Reflections on Week Five

An Ethical Practice

My practice, to a large extend, is about the development of my own ideas and the creation of my own stories. Therefore, my main responsibility is to be truthful in what I say through my pictures.


Donald Trump’s constant cries of “fake news” have proved unsettling in many ways. It’s well established that a lie repeated often enough, starts to gain credence, no matter how outrageous it is. The old agreement of a president who acts like a statesman and a media that tells the truth is called into question. Is there any truth in Trump’s accusations? How much truth is there in CNN’s reporting of him. A critical approach to public discourse is to be encouraged, but many people, not just Trump supporters, find themselves questioning their old assumptions, and perhaps adopting new ones, in a way they never anticipated.

Why are the rantings of an American president relevant to my practice? Because truth is not what it used to be. In an age of cynicism, truth has to work harder to be accepted.

My research project is about Climate Change. Most countries in the world are signed up to the Paris Accord. Yet many politicians find it convenient to adopt contrarian positions to avoid alienating conservative supporters. And conservative in this context is a very broad church. Billionaire fossil fuel magnates like the Koch brothers spend millions undermining climate science, so that they can carry on making billions from oil and gas. On the other hand, union leaders are frequently “jobs first” and resist changes which they perceive may threaten the livelihood of their members.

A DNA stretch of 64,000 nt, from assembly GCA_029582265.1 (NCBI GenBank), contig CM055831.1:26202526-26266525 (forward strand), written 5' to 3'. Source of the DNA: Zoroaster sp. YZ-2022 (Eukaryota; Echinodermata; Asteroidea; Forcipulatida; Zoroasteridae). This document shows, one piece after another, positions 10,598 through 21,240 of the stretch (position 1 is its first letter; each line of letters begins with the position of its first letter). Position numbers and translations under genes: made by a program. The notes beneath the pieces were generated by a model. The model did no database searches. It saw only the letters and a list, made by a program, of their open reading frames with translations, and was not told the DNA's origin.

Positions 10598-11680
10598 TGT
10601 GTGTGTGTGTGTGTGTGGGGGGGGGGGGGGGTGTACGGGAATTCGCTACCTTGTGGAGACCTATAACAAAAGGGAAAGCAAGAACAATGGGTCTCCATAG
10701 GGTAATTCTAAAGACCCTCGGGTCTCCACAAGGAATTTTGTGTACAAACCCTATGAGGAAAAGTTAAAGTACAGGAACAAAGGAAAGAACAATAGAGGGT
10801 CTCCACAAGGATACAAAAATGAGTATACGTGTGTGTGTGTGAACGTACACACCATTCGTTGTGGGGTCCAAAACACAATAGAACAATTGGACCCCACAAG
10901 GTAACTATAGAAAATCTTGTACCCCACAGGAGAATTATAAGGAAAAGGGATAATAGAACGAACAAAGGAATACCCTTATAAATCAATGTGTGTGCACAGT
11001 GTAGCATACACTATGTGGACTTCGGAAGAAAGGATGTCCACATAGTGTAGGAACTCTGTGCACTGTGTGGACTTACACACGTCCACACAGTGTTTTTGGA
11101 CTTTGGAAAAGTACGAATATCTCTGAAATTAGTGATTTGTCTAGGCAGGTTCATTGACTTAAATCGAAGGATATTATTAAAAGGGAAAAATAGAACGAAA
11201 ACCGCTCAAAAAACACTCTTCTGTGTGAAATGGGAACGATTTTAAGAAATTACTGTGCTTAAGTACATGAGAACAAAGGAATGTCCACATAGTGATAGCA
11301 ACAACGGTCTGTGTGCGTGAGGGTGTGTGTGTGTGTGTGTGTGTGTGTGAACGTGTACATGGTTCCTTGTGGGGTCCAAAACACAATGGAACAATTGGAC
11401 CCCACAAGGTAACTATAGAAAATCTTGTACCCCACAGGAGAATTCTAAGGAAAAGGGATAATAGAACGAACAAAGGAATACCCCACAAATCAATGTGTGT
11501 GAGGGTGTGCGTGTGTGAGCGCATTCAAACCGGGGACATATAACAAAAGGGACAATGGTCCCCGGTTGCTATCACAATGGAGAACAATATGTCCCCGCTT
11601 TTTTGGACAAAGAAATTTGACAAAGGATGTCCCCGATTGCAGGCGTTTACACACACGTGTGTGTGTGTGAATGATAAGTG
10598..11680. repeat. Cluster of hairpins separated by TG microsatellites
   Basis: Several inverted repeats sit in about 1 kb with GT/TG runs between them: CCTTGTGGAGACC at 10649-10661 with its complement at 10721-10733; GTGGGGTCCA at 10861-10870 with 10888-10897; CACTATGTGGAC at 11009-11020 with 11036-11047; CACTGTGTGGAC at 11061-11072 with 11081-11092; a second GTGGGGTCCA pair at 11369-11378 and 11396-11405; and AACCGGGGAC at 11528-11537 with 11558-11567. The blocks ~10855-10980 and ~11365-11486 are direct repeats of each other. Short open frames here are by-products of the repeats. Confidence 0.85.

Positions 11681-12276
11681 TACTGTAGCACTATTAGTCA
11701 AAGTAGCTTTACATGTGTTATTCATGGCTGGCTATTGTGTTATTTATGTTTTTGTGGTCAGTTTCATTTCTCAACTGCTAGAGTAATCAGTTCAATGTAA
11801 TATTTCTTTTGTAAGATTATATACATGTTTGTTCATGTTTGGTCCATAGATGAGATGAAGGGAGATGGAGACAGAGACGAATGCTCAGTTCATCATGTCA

Climate change is settled science. It’s not fringe, it’s not niche. The climate change models are regularly updated, but they all point the same way. The Earth’s climate will warm. This will have a broad range of effects and many of them will be very difficult for humans to deal with. I want to make work that contributes to a cultural climate that is supportive of action to combat climate change. I’m not a scientist, but I can be science’s messenger.

If I am advocating attitudinal change based on science, I have a responsibility to ensure that I have understood the science correctly and that I represent it correctly. I should not be distorting that message because that is in anyway convenient. If I gain any prominence, I will be attacked by people that don’t want to hear my message or actively disagree with it. In these circumstances, the correct or ethical response is to stick with my principles and not to bow to external pressure.